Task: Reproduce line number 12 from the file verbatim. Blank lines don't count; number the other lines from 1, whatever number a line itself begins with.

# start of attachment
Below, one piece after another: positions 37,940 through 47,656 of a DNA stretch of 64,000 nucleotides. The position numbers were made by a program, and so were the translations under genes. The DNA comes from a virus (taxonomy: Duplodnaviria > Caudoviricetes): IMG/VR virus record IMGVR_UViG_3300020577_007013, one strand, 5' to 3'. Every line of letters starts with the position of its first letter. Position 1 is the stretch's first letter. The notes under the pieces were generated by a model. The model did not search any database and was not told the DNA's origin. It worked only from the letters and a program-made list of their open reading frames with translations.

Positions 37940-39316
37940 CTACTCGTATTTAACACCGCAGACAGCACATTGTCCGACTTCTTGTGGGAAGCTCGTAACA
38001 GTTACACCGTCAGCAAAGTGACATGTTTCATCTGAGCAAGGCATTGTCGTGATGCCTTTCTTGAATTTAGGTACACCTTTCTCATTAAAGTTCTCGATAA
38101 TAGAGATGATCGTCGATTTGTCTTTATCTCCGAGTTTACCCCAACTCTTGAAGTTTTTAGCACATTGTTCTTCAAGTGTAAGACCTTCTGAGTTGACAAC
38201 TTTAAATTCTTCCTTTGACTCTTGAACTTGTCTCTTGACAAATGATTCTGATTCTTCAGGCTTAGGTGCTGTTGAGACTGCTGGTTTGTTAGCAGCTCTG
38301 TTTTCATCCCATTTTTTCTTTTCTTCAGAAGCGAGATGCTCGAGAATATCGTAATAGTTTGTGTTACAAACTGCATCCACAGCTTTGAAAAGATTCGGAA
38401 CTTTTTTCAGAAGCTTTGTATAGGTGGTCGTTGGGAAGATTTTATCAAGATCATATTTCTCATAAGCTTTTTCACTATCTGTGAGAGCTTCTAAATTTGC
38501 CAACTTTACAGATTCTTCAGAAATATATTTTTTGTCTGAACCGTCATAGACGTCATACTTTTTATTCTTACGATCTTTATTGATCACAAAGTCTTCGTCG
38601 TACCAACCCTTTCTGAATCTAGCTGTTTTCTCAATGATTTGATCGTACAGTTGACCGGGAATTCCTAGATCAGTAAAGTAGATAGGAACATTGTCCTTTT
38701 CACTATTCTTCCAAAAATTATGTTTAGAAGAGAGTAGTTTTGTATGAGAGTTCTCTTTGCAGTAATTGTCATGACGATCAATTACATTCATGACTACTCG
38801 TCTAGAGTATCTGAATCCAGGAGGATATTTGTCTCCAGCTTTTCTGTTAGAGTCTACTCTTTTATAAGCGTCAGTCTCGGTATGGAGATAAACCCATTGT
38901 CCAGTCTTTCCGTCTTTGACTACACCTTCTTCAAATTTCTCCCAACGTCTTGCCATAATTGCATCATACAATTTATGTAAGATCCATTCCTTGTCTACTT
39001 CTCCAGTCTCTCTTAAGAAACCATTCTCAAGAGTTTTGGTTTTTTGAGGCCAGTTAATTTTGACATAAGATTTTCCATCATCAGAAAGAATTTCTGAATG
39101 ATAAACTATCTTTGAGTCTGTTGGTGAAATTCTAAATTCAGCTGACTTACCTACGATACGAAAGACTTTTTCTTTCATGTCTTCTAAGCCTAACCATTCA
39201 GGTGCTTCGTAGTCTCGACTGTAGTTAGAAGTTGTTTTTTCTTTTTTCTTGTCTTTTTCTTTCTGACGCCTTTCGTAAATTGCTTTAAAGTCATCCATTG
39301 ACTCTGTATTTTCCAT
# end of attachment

38801 TCTAGAGTATCTGAATCCAGGAGGATATTTGTCTCCAGCTTTTCTGTTAGAGTCTACTCTTTTATAAGCGTCAGTCTCGGTATGGAGATAAACCCATTGT